The fun of Murder! is discovering the tricks that stick versus the ones that turn out just plain awkward. That this consummately strange film is made up of pieces means it never comes together as a unified whole. Scenes don’t unfold in any kind of conventional way, and never has Hitchcock’s indifference towards plot been more apparent. And since this is a whodunit, a genre he spent his career purposely avoiding, plot is the name of the game. The experimentation often has a slightly surreal and dislodged effect, both intentional and unintentional. All the parts line up but they don’t lock in. And for all its inventions, not even Hitchcock can outwit Herbert Marshall’s Sir John. The longer he takes over the film, the more stilted the film becomes. He drones on and on and on in long shot, so oblivious to his incessant talking that it takes another character interrupting him for things to move forward.

Sir John’s actor status and the role of the theater in Murder! show the makings of another major Hitchcock trademark; his use of the theater as self-reflexive function and metaphor for artificiality. “This isn’t a play. It’s real life!”, Sir John exclaims. An early scene shows cops interviewing actors backstage in the middle of a production and they hurriedly rush on-and-off stage, answering questions in the midst of costume changes. Never mind that the bit doesn’t quite come off. An old woman is fooled (quite easily it turns out, because if we’re supposed to be Sir John’s ruse as impressive then that’s just sad) by a man feigning an old woman’s voice. Hell, Hamlet’s play-within-a-play is used as a strategic tactic to suss the killer out! There’s even a climactic suicide through performance. And the end, a final shot pulls back to reveal that Sir John and Dinah are onstage acting in a play together.

Notes:
– Herbert Marshall is a straight-laced British Jack Lemmon in this movie.
– Esme Percy’s ‘half-caste’ homosexual drag performer killer is disquieting to say the least. Both for how he plays it and how the film sees him. But for all its lesser-than view of him, it’s really surprising to see a film this early depict a ‘perverted’ killer this explicitly.

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Anybody’s Woman (US, Arzner)
I was really hoping for more being that this is from the great Dorothy Arzner. Alas, this was a disappointment, although there are a few significant takeaways to appreciate. The protagonist is a down-on-her-luck woman with the awesome name of Pansy Gray (Ruth Chatterton). She spends the film defying expectations, being unapologetically herself, and trying to do right with the odds against her in an odd situation. She’s got a keep pushin’ through the mud outlook on life. In short, she’s a survivor. And played by Ruth Chatterton with a drawled out conviction, she’s great. Sadly, the film isn’t. It starts strong, with adjacent apartments, eavesdropping, insane drunken logic, electric fans, and Ruth Chatterton casually sprawled out on a couch while singing and playing a ukulele. But it has no inkling where to go from there. I’m not even quite sure how it manages to fill out its runtime.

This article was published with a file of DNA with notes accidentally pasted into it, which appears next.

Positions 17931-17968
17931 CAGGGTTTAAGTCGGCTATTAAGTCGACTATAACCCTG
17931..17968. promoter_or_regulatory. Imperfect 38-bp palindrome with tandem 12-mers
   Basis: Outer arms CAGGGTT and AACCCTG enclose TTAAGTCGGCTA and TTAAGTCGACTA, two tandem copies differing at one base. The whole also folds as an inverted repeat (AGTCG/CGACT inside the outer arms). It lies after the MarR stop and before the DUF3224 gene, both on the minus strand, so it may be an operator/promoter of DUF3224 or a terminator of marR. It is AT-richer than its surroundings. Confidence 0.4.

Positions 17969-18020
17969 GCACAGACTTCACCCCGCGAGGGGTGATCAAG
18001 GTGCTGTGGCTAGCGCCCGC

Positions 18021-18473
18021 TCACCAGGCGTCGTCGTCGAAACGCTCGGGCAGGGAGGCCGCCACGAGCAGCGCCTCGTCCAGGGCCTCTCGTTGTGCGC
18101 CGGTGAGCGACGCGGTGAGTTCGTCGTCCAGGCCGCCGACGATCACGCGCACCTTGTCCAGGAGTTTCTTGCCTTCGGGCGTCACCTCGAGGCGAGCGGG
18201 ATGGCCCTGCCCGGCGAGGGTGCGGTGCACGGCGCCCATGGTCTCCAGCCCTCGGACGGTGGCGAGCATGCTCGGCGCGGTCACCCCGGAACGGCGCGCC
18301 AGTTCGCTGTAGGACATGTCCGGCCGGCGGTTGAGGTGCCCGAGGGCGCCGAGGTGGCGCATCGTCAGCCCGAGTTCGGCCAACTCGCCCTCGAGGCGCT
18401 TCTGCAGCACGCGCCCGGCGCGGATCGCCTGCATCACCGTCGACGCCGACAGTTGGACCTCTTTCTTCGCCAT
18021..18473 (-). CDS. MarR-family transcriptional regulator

Capsule Reviews: Films Seen in 2014 #39-46


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#39. Grand Piano (2014, Mira)
Full review over at Criterion Cast: http://criterioncast.com/reviews/catherine-reviews-eugenio-miras-grand-piano-theatrical-review/

From http://www.davidmullenasc.com/gangsallhere4.jpg

#40. The Gang’s All Here (1943, Berkeley)
Busby Berkeley, taking on Technicolor, pushes the visionary of geometric extravaganzas as far as he, or anyone in the studio era, was apt to go. I love getting to that certain point while watching a film when you are asked to just let go and hop on for the ride. The answer may be no as often as yes but those ‘yes’ moments are ones to cherish. My answer to The Gang’s All Here was ‘yes, Yes, YES!’ Color is used for grand elegiac expression, such as the “Paducah” under an all-encompassing lavender swirl that predates what An American in Paris would do with dancing and color eight years later. The camera, and the effects work, is periodically used to disorient, heightening our sense of movement and curiosity to a drug-inducing degree. Eugene Pallete’s disembodied head croaking out a song. A camera that arches and lilts over women holding sexualized bananas. The mere fact that a number called “The Polka Dot Polka” serves as a finale with women in purple outfits that look like futuristic workout gear holding neon-pink lit hula hoops.

It’s also, quite simply, a lot of fun despite a central storyline that can exhaust with boredom. Although it must be said that Berkeley himself seems to view it as filler. What makes up for this is that Alice Faye grew on me, that James Ellison is blissfully absent for the entire second act, and that their romance is amusingly resolved with barely a shrug, an afterthought that clearly doesn’t deserve center stage when there are polka dots to be had.

Carmen Miranda is Queen. It’s taken me this long to actually see her in a film, though I was obviously well aware of her before this. A lot can be said for the ways in which her nationality was used as a gimmick as well as a garish ‘foreign’ stereotype, but what about what’s actually there? How about the performance and the work and the fact that she was able to secure a spot for herself within the studio system where every other star also, it must be said, had a minutely constructed screen persona. Miranda is vibrantly hilarious here, with an innate sense of comic timing, over-the-top in every moment (not just when she has dialogue), with the English language locked-and-loaded as her plaything (notably mainly restricted to our idiosyncratic sayings, not the foundation of the language). To say she steals the movie is an understatement. Berkeley sets up a world where the more heightened the better; a world fit to hold and showcase Miranda at the center. She is the purest harbinger of future camp and drag queen aesthetic and performance in the 1940’s.